Separate names with a comma.
Discussion in 'Tokyo Disneyland' started by See Post, Aug 30, 2015.
More pictures of Camp Junior Woodchucks
21 Exterior Photos of Camp Woodchuck at Tokyo Disneyland
I didn't realize that this restaurant was opening already! Where has the time gone!?
I agree that Donald's nephews aren't the best fit for Westernland (or Frontierland in other parks). Although they did several outdoorsy shorts in the post-war era (as did Mickey and others, since the National Parks were popular travel destinations at the time), it's not really something that I strongly associate with them. Additionally, the detailing on the restaurant seems to be very well done, but it's a little too cute and cartoony for a supposedly "natural" environment. TDL's Westernland already has somewhat of an identity crisis due to its awkward layout, but I'm not sure this restaurant helps balance things out any
I forgot that in Tokyo the land is called Westernlannd. That name would make more sense in Europe too. Besides the Brits hardly no one aasociated Frontier with the wild west.
I'm still wondering why Disney isn't creating Duckburgh in any of the Disney parks. This would be the perfect place for such restaurants. For me the McDuck building in TDS is also out of place at the American Waterfront since that area represents the real world and not a comic world.
I know that the Duck comics aren't as popular in the USA as they are in Europe or maybe in Japan, but I'm pretty sure that would be an amazing land.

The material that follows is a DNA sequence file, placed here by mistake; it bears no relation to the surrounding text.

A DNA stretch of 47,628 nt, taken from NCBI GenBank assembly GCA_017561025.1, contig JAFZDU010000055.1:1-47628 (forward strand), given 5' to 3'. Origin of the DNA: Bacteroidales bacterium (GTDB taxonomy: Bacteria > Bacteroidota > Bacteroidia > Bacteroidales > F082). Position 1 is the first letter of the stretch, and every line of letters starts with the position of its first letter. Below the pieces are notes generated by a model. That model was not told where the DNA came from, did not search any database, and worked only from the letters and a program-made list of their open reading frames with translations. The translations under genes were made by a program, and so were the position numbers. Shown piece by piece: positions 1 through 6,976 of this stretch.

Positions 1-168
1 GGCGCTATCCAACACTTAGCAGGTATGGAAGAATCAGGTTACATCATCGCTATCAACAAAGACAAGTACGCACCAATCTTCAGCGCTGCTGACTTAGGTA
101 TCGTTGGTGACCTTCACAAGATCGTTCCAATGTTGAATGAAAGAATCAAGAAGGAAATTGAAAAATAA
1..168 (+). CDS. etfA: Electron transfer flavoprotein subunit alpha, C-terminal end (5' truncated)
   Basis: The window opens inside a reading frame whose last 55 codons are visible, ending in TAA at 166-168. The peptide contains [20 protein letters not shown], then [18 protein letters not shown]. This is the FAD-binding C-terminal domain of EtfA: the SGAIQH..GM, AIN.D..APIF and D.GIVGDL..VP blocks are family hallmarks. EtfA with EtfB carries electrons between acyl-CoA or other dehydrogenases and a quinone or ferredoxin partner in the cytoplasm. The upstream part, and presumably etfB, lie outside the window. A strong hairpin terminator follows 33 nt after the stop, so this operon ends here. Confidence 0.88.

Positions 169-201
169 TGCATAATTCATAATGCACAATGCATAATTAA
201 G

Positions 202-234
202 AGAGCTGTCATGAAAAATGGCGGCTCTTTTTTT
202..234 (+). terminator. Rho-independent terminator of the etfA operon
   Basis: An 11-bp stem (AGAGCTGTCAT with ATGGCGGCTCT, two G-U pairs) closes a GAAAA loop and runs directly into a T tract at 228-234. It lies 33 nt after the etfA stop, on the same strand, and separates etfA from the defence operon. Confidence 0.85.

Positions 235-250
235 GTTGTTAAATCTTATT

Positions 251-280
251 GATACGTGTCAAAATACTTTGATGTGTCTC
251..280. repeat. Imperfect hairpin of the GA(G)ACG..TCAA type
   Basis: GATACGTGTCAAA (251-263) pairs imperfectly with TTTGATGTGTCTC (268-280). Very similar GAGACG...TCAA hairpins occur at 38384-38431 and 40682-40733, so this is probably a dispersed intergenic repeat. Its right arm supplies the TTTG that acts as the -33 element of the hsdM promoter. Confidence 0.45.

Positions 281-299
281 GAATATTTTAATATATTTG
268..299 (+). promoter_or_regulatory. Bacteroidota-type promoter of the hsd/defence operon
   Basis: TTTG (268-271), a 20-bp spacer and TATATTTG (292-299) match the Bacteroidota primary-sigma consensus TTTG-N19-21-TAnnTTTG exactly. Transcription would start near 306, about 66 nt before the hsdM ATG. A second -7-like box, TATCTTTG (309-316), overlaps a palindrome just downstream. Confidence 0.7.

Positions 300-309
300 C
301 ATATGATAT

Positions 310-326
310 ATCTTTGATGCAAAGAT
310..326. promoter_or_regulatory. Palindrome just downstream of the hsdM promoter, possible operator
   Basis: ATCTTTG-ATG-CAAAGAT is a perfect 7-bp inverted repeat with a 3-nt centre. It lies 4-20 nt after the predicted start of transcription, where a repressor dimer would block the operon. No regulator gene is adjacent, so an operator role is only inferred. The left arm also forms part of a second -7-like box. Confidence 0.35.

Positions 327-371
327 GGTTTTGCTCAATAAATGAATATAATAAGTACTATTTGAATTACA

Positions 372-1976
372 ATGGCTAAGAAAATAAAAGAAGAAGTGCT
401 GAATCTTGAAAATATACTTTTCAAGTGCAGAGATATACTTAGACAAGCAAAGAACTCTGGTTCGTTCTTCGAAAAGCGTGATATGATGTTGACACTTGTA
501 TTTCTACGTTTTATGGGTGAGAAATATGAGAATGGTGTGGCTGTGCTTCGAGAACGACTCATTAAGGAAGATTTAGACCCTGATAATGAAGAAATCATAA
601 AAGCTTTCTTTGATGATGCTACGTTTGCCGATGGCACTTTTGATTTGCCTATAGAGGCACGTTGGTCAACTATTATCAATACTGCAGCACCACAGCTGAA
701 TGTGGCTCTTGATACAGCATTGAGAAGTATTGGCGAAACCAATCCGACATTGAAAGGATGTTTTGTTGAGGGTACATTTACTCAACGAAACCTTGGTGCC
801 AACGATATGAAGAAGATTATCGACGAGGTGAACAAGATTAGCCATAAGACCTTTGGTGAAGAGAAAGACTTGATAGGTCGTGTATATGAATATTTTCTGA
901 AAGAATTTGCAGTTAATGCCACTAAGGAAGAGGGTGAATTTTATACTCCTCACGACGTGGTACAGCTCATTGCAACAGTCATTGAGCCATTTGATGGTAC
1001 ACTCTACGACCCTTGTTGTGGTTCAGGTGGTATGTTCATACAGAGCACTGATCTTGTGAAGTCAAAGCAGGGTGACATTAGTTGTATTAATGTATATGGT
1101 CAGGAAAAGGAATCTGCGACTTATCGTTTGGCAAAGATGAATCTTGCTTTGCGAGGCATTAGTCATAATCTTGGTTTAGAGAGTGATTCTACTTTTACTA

I always assumed that they used the Frontierland name in DLP because it was a more widely understood idea there. The word "frontier" is derived from the German word Tier, so that's interesting that it isn't used more in the German-speaking areas at least
It was only a temporary thing that essentially worked as a preview/test for Mickey's Toontown, but Disneyland built a Duckburg area along Small World Mall in the early 90's. It was part of the "Afternoon Avenue" promotion that tied in with the Disney Channel animated line-up at the time, but was the proving grounds for a lot of things we take for granted now, like having multiple-room meet & greets
The original version of Mickey's Birthdayland in MK (that later became Mickey's Starland, Mickey's Toontown Fair, and eventually Storybook Circus) also took a lot of inspiration from the comics. It was intended to be a temporary land for Mickey's 60th birthday, but was kept around due to its popularity (with many changes along the way)
If they need another toon-based land somewhere, it would be interesting to see what they could do with this concept in a more permanent manner. I think the temporary nature of both WDW and DL's areas led to some trendy design choices that haven't aged well, but the basic concept could easily be adapted to more sustainable architecture
Honestly it looks rather cheap in these pictures, however I would love to meet the Beagle Boys. A new Duckburgh should be at least of the same quality like Toontown at DL in Anaheim. They could use the new DuckTales show as a starting point, but they should stay true to the original Carl Barks comics and leave Mickey Mouse out of it. As a fun fact over here in the comics Mickey and the Ducks share Duckburgh, or Entenhausen as we call it.